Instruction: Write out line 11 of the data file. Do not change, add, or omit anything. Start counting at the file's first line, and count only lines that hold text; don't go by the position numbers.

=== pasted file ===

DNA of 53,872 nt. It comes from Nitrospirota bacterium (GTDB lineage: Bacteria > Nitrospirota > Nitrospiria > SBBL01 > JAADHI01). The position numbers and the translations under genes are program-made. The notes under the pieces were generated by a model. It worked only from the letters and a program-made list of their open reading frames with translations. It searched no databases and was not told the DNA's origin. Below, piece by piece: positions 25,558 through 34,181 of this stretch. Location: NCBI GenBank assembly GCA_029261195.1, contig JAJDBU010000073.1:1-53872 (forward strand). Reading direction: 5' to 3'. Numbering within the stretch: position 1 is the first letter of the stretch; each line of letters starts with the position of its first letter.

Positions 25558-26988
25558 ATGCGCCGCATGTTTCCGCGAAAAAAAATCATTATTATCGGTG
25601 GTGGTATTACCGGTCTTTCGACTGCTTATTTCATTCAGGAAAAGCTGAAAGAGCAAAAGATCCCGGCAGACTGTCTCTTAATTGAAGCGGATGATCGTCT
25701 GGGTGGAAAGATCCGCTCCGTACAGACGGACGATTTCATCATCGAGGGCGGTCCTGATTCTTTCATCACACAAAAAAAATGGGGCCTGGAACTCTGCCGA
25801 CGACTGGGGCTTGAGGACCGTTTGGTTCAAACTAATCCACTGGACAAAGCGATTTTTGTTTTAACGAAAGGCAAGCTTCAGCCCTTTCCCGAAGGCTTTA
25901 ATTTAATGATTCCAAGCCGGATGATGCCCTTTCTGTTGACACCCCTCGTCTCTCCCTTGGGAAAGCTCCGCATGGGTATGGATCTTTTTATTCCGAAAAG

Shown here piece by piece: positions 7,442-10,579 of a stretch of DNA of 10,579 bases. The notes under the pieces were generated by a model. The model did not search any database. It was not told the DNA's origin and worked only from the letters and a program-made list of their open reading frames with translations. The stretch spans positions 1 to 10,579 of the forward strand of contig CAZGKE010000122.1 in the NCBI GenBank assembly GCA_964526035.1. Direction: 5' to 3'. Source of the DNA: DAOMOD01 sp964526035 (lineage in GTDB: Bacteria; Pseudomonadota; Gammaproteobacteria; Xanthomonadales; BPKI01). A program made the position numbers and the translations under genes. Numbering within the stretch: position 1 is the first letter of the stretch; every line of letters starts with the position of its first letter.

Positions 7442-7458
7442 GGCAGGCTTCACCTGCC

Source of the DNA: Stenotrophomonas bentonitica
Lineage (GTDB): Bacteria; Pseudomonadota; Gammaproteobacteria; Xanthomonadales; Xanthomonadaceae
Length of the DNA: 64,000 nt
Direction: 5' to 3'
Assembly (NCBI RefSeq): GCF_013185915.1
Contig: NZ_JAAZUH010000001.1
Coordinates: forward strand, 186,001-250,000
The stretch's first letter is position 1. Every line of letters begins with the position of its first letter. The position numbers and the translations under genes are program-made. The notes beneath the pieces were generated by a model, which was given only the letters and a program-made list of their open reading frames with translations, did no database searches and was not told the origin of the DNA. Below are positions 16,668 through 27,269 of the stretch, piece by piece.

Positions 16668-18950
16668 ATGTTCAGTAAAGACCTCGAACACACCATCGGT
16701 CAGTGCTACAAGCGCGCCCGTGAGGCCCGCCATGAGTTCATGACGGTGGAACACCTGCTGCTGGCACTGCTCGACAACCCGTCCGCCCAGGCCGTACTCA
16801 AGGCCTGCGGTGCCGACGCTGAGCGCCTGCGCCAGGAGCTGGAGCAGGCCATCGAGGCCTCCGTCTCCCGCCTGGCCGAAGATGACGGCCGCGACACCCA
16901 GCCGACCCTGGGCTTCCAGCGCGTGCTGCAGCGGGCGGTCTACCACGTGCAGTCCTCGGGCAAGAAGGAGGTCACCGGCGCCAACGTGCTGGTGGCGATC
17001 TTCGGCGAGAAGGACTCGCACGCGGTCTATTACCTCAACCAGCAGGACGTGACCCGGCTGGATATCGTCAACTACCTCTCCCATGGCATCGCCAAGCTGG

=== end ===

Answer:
Source of the DNA: Stenotrophomonas bentonitica